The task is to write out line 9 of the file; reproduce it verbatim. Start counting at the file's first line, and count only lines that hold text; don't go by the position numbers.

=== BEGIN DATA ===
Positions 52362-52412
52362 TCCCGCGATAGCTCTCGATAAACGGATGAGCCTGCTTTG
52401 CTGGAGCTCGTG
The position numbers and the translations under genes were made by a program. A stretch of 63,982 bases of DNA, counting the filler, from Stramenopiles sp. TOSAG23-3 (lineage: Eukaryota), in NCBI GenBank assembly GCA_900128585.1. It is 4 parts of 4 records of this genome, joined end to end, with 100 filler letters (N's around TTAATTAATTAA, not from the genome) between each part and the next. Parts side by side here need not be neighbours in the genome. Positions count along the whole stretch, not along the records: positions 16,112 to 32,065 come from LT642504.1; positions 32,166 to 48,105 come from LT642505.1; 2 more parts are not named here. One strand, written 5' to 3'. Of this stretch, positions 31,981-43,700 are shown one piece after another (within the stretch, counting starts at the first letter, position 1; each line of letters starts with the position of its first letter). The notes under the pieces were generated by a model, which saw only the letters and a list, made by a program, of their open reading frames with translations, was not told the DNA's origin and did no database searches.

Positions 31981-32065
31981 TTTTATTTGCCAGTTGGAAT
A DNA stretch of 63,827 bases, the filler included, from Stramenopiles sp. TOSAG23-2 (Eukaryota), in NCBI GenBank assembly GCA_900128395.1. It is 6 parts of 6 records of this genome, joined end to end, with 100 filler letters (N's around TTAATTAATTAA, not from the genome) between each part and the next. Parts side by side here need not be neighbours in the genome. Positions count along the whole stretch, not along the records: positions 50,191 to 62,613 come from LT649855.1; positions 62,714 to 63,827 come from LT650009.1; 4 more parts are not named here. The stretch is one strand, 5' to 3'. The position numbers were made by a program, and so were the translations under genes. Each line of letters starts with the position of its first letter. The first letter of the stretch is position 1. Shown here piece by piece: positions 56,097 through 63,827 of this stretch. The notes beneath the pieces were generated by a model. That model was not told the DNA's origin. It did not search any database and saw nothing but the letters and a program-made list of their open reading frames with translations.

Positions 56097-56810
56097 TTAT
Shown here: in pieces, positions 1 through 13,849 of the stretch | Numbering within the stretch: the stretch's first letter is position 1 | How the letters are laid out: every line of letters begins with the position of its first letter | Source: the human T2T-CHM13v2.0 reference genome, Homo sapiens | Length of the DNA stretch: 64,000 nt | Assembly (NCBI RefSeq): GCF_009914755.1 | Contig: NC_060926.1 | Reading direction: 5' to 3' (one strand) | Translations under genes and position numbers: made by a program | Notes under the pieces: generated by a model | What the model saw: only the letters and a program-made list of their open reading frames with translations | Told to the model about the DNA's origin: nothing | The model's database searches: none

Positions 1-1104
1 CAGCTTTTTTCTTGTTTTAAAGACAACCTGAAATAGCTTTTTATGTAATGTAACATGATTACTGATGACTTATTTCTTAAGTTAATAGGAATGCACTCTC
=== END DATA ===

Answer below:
56097 TTAT